Vol. 12 (2023): The Circulation of Cosmographical Knowledge in Early Modern Europe
Part Two - Case Studies

Getting the Message of Abraham Ortelius’ Heart-Shaped Map and Atlas

Stephanie Inverso
Boston University

Published 2023-03-19


  • Atlas,
  • Cartography,
  • Cordiform,
  • Family of Love,
  • Ortelius

How to Cite

Inverso, S. (2023). Getting the Message of Abraham Ortelius’ Heart-Shaped Map and Atlas. Journal of Early Modern Studies, 12. https://doi.org/10.36253/jems-2279-7149-14390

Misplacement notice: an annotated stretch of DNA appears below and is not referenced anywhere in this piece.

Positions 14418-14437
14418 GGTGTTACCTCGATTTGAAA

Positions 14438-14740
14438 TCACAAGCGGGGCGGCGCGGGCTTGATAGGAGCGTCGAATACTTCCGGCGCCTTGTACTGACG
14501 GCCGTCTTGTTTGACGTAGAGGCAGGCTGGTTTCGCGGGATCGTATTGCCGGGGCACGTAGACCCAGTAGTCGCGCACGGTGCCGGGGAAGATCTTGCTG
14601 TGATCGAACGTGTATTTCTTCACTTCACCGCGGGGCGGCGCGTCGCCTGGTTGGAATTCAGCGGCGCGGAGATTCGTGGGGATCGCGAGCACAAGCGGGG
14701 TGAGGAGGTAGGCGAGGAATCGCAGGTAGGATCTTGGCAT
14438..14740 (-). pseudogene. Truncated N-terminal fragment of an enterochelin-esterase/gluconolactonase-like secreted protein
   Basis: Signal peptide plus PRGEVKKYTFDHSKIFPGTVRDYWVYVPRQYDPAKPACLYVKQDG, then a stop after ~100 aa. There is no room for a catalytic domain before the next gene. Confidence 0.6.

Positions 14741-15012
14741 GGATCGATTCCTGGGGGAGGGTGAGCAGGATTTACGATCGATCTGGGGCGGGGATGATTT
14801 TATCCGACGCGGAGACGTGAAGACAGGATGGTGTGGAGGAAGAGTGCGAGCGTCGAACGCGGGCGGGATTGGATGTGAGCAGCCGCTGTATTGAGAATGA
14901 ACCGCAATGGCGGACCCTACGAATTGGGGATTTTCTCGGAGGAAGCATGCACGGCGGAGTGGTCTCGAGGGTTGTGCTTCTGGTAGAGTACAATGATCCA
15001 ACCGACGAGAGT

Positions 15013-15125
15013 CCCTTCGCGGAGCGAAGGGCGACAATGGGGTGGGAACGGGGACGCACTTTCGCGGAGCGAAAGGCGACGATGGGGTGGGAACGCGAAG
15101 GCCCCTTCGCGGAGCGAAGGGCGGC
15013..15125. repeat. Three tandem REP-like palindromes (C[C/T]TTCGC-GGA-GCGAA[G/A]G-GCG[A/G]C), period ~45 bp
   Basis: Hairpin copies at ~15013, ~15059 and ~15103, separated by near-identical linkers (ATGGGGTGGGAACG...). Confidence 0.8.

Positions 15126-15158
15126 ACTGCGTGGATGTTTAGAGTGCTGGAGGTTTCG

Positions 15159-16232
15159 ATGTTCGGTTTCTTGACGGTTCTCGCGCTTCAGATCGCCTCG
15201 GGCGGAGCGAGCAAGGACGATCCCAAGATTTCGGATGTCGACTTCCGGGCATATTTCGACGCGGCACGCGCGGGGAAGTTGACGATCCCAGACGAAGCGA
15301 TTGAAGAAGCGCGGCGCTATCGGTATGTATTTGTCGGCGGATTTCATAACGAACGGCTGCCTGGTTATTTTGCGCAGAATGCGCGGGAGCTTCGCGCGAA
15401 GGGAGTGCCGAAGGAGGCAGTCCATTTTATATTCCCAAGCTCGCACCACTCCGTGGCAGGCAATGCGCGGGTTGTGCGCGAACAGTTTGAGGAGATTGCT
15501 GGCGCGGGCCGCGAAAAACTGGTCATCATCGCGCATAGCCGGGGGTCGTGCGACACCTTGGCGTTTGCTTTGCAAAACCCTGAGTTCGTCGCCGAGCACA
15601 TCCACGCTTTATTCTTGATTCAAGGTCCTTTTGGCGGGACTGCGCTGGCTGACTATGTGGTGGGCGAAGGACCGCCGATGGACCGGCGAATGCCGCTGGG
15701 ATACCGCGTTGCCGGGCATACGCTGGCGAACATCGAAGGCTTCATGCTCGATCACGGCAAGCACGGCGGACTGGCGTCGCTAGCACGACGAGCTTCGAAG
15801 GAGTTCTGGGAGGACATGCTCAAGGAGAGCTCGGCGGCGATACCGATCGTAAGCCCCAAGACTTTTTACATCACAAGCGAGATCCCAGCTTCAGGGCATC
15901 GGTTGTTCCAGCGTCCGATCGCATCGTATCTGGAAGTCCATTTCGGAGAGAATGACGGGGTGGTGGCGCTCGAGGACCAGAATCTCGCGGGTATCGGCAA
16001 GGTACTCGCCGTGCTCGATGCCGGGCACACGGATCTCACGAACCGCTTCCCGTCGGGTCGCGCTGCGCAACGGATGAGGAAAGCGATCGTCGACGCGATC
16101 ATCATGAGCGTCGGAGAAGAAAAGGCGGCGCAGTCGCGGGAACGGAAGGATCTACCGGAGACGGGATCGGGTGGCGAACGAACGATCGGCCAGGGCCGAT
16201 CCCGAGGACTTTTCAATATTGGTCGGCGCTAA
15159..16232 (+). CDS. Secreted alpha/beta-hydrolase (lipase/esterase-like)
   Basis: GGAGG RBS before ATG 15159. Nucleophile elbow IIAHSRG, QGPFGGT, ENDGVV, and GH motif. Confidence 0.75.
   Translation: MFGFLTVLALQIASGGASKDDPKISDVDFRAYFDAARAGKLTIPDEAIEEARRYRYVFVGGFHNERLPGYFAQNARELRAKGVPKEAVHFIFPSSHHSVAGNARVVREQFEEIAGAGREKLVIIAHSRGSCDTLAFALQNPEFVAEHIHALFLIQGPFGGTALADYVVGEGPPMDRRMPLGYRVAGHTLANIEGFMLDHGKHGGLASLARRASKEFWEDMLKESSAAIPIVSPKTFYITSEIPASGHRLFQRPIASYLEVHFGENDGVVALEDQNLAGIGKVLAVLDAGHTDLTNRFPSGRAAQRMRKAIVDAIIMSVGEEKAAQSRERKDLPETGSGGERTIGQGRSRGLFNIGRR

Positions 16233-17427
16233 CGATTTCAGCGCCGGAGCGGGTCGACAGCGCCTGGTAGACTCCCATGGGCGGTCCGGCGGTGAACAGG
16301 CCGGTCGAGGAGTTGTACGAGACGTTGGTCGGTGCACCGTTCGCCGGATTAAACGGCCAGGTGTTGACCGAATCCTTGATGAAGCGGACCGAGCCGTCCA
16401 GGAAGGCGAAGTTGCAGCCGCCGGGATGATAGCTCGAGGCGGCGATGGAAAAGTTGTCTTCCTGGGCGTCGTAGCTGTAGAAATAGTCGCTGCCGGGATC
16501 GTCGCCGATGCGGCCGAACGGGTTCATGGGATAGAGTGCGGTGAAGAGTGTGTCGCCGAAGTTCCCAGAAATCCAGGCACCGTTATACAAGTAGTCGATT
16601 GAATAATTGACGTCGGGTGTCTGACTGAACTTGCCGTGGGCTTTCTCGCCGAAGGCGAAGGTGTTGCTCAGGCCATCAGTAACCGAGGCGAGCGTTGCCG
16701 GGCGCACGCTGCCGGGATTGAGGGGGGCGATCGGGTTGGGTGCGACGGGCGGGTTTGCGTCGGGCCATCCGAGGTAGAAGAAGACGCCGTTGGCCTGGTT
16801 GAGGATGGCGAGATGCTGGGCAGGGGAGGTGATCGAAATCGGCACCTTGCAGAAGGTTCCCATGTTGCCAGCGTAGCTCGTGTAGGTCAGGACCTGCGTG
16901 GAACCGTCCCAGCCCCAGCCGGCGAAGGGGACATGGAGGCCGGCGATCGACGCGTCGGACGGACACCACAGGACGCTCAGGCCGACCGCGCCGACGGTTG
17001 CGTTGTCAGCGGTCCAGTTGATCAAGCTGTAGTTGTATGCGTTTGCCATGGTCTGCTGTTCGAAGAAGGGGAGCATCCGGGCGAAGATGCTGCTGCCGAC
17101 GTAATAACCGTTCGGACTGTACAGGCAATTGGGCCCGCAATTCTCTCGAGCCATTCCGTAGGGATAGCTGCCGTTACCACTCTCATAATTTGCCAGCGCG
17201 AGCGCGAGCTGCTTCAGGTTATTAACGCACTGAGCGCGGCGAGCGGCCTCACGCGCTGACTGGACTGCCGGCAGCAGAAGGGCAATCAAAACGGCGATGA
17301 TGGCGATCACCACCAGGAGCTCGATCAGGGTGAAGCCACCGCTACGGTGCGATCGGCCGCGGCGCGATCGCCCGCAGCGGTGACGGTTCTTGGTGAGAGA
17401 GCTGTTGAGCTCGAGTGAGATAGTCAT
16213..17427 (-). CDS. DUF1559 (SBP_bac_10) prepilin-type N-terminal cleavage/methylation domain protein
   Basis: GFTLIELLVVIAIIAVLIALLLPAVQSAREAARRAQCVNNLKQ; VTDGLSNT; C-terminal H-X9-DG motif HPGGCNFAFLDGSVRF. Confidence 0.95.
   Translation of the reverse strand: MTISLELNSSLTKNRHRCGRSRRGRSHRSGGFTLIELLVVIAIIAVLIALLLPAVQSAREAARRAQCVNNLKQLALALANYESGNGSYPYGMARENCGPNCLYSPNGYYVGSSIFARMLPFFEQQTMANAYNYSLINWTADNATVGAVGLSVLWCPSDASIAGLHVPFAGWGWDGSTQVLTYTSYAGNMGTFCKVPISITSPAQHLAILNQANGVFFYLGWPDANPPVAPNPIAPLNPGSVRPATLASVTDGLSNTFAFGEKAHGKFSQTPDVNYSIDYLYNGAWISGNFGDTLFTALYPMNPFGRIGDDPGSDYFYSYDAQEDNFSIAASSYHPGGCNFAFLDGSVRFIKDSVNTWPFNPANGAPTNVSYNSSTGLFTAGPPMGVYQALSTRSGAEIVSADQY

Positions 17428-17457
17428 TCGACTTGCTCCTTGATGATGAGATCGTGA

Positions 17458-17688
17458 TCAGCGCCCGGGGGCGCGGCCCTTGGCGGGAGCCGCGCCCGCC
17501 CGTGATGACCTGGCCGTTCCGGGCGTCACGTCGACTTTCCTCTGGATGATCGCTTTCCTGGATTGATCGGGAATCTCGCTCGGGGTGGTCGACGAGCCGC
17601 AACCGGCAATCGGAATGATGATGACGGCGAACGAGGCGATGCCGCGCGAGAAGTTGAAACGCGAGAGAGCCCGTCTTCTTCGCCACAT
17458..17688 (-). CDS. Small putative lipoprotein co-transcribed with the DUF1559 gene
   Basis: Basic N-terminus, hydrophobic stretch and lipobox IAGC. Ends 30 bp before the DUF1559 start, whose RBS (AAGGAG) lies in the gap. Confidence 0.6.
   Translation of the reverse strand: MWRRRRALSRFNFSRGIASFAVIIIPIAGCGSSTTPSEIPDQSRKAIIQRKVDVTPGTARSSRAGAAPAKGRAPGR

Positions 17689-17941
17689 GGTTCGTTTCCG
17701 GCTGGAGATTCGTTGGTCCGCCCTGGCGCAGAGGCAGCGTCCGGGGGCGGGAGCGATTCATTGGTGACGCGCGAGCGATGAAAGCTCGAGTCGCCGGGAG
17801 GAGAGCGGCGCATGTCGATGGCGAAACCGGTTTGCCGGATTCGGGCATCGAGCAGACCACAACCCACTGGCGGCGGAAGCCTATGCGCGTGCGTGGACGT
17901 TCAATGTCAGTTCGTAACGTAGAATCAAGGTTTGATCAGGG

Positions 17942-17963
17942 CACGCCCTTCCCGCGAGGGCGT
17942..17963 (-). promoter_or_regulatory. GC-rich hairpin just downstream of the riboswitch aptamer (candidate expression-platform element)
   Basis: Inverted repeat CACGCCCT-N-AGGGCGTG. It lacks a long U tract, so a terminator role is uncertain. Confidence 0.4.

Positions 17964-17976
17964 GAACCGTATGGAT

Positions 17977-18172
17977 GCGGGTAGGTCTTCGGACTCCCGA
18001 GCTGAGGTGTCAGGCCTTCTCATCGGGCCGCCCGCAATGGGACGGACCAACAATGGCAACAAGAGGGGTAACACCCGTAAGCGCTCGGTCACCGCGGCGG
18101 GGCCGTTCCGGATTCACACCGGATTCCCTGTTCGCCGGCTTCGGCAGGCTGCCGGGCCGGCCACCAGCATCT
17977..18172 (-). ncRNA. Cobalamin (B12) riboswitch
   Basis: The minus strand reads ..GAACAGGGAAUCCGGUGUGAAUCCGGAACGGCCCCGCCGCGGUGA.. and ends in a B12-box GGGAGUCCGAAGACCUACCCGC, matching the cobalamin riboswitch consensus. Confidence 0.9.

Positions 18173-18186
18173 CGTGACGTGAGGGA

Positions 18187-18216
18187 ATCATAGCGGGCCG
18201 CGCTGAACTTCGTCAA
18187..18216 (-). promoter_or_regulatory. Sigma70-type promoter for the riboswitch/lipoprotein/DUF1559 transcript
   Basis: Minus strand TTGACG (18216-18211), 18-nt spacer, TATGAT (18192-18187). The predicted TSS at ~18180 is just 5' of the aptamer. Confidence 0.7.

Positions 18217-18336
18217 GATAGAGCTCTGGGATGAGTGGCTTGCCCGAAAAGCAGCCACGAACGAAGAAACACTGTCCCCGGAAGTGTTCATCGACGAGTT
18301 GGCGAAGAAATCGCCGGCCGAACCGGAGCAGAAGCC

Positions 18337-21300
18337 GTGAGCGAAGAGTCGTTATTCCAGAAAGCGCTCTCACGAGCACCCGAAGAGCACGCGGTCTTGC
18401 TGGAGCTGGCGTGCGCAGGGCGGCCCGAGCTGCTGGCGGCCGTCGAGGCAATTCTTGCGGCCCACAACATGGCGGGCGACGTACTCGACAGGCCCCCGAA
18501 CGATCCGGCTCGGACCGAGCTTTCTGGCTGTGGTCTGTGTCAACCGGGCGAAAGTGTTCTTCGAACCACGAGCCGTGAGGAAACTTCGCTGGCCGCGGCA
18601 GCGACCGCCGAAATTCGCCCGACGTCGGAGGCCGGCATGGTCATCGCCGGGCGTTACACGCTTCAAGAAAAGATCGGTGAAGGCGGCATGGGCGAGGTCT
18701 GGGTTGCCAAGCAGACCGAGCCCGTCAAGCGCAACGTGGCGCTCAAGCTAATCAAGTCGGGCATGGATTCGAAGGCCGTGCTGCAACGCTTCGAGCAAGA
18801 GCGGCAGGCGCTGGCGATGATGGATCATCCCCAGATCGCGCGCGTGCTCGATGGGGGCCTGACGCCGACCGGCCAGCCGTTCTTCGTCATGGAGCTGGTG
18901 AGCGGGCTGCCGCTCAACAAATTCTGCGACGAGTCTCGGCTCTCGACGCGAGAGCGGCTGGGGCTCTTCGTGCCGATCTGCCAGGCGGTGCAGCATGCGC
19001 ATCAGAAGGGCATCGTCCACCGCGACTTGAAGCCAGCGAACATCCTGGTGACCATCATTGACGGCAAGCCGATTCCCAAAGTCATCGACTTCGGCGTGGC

In 1564, the celebrated Flemish cartographer Abraham Ortelius published his first cartographic work: a world map in the shape of a heart. This map manifests a spiritual call toward world unity heavily influenced by the heterodox sect known as the Family of Love. Six years later, Ortelius published the first edition of his groundbreaking magnum opus, an atlas entitled Theatrum orbis terrarum. With this later work, the unorthodox message of his cordiform map was not erased but transmuted into the form of an atlas. Abraham Ortelius’ example demonstrates how the ways in which knowledge circulated within humanist networks ensured that spiritual concerns, particularly unorthodox ones, continued to influence European cartography long after the rediscovery and translation of Ptolemy in the early fifteenth century.